The Burbs (1989)

Reelgood

Read Time 3 minutes

The Burbs

Be forewarned: ‘The Burbs is ridiculous… the best kind of ridiculous. It reaches the level of cinematic insanity where you have no other choice but to sit back, give your brain a well-deserved rest, and laugh for reasons you can’t quite comprehend. Enjoy this film and hate yourself later for being immensely entertained by something so stupid. With that said, there are levels of greatness hidden within if you’re willing to look. Director Joe Dante is a master of highlighting the weirdness revealed when the mask of mundanity is removed, expertly utilizing humor to expose American arrogance.

The movie harks back to the days when Tom Hanks was the loveable goof, rather than the loveable Oscar-winning dramatic act-or. Following the likes of The Man with One Red Shoe (1985), The Money Pit (1986), and Splash (1984), The ‘Burbs was the fullest expression of his then onscreen persona. He’s the nice guy with good intentions who stares in wonderment as the world around him goes insane, and has little control over his own life. Hanks’ character, Ray, is the 1980s equivalent of The Man in the Grey Flannel Suit; he goes to work every day, comes home to the suburbs for dinner with the wife and kid, golfs with the guys on the weekend, and vacations at the lake cottage.

The monotony of a life spent doing exactly as he is supposed to has worn thin, and this time all he wants is to spend his vacation drinking beer and doing nothing. This turns out to be pretty boring, and Ray gets beguiled into assisting his fellow suburbanites Art (the busybody) and Rumsfield (the Vietnam vet) as they investigate their neighbor Walter’s supposed kidnapping/murder. The motley crew believes the most recent arrivals, the Klopeks, are responsible and set out on a mission to spy and gather evidence against them. Their zany antics (and misdemeanor crimes) gradually escalate along with their paranoia and fear. “I hate cul-de-sacs; there’s only one way out and people get weird.”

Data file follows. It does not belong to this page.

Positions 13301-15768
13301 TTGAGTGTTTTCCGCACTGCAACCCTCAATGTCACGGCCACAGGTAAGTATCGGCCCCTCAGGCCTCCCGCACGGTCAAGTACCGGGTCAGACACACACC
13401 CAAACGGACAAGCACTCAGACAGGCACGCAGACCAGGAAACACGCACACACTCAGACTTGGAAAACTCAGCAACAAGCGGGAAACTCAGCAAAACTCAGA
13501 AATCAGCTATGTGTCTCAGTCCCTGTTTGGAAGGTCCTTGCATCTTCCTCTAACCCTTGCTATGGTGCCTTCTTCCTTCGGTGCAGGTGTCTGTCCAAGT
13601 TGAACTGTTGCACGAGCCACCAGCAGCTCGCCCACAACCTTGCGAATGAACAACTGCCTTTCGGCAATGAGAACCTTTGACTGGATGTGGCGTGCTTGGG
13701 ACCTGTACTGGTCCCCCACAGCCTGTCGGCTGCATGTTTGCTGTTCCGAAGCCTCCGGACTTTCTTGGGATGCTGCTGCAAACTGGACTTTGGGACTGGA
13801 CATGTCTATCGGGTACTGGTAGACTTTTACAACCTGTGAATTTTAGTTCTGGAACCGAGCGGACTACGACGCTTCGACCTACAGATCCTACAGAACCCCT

Underneath the great comedic timing and cartoonish hijinks, what the movie is really about is the xenophobia that comes with white flight to the middle-class enclave of suburbia. These residents do horrible things to their neighbors merely because they are different; the Klopeks are foreign, other, “Slovak?”, so they have no place in the ‘burbs. Their house, car, yard, schedule, and family don’t fit within the bounds of what is acceptable; therefore, the existing group feels it is perfectly within their rights to attack the newcomers unprovoked. Some of Dante’s brilliance comes in aligning the audience with the aggressors, endearing you to them so you want them to succeed in terrorizing their neighbors. He uses epic close-ups and classic horror style soundtrack and sound effects to surround the Klopeks with a menacing atmosphere.

The movie gets better every time you watch it; repeating viewing slowly unravels the layers of pop culture references and social commentary. Audiences have taken a while to catch on (even through the period where it was constantly on one cable station or another), but the film is starting to get the recognition it deserves. The ‘Burbs has now secured its place among treasured cult classics, exactly the place it should have been all along.

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